Thursday wasn’t the best day for women. Arizona implemented onerous new health regulations that could make it near impossible for some women to get medical abortions, while a Massachusetts court ruled that taking upskirt photos on the subway is a-okay. On the plus side, Virginia took a step toward repealing its archaic ban on consensual oral and anal sex, although of course, that means Virginia actually had a law banning consensual oral and anal sex to begin with.
All of this is a reminder that even in 2014, de jure sexism isn’t anywhere close to being a thing of the past. Tons of jurisdictions in the U.S. still have laws on the books that are ignorant, dangerous, and downright hostile to American women. Here are some of the most shameful examples.
Rape By Deception
In 2009, Julio Morales snuck into a stranger’s house after her boyfriend left, entered her darkened bedroom, and got into her bed. She awoke to the sensation of having sex with a man and, believing him to be her boyfriend, continued willingly — until the light hit his face, and she realized it was a complete stranger. Morales fled, but was later apprehended, and the woman pressed charges.
Morales was initially convicted under California’s “rape by deception” law, but that conviction was later overturned. Why? Because the victim wasn’t married. The law in question outlaws rape wherein someone impersonates someone else’s husband in order to have sex with them, but if they 'only' impersonate their boyfriend, they literally haven’t broken any laws.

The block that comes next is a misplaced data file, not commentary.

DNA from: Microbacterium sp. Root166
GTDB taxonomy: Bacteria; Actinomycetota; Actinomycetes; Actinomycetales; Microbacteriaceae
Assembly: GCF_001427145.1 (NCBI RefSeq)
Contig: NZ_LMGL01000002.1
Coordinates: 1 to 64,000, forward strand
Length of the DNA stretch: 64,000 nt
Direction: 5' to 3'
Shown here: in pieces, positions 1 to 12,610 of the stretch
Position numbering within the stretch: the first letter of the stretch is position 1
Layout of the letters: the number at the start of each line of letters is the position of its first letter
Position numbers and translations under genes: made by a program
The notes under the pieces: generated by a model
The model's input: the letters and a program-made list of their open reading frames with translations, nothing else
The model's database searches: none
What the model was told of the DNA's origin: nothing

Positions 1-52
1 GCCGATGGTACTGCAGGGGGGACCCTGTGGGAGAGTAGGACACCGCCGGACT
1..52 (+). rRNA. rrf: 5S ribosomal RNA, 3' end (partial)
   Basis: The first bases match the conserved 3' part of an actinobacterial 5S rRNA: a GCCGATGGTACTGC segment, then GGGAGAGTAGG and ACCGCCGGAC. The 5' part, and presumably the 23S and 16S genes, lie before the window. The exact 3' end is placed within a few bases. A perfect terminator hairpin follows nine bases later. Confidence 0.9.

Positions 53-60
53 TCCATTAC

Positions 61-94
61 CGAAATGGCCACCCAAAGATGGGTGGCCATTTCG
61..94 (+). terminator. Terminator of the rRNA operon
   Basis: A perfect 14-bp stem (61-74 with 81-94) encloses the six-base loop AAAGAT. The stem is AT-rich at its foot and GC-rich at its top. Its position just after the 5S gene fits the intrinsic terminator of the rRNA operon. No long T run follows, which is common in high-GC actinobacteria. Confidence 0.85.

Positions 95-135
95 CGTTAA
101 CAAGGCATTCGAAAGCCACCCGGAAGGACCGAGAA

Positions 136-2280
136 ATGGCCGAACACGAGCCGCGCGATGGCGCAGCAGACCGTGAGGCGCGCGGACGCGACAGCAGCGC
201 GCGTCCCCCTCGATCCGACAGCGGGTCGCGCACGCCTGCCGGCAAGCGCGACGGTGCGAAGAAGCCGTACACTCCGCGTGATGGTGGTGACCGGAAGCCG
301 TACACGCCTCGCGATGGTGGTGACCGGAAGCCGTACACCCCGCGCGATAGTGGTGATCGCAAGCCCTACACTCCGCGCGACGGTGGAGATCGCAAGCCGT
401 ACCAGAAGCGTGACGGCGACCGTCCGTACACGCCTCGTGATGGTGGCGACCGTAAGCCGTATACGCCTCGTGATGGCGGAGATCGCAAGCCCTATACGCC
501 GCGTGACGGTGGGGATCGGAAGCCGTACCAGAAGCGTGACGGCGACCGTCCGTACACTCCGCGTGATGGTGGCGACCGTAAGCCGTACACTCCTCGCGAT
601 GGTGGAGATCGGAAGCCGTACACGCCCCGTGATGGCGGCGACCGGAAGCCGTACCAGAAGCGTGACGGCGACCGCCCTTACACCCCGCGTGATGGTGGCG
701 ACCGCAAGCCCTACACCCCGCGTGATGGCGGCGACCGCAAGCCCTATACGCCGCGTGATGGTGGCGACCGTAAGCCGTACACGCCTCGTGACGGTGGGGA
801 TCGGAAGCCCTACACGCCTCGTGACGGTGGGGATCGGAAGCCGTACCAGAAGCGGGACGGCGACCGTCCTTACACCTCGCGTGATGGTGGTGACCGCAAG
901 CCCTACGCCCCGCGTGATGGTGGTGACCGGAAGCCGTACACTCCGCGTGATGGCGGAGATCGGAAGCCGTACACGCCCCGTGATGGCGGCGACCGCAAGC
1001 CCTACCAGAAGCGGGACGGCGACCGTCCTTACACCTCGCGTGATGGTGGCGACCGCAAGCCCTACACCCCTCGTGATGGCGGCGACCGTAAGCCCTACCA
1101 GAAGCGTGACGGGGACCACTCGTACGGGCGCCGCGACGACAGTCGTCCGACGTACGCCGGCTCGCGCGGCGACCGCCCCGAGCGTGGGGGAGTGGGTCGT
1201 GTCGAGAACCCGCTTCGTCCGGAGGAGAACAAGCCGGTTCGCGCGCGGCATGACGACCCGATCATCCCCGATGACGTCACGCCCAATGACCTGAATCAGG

California isn’t the only place with a loophole like this: in 2011, a similar incident happened in Iowa, which also only protects women who are married from deceptive rape. The worst part, though, is that California and Idaho’s laws are actually better than those throughout those in the rest of country, because most states don’t have any laws against deceptive rape at all. A Massachusetts lawmaker attempted to pass one in 2008, but it never made out of committee.
Virginia laws take a weird, frightened attitude toward basic human sexuality. The state legislates against all sorts of natural human desires. While the ban on consensual oral and anal sex was overturned this week, the state still technically prohibits unmarried people from having any sex at all. It also has a law banning “obscene items;” while the statute doesn’t specifically say “you can’t have vibrators,” some legal observers have interpreted to mean just that.
Alabama law, on the other hand, does specifically say that you can’t have vibrators. In 1998 — that is, less than twenty years ago — the state passed law making it illegal to:
...knowingly distribute, possess with intent to distribute, or offer or agree to distribute any obscene material or any device designed or marketed as useful primarily for the stimulation of human genital organs for any thing of pecuniary value.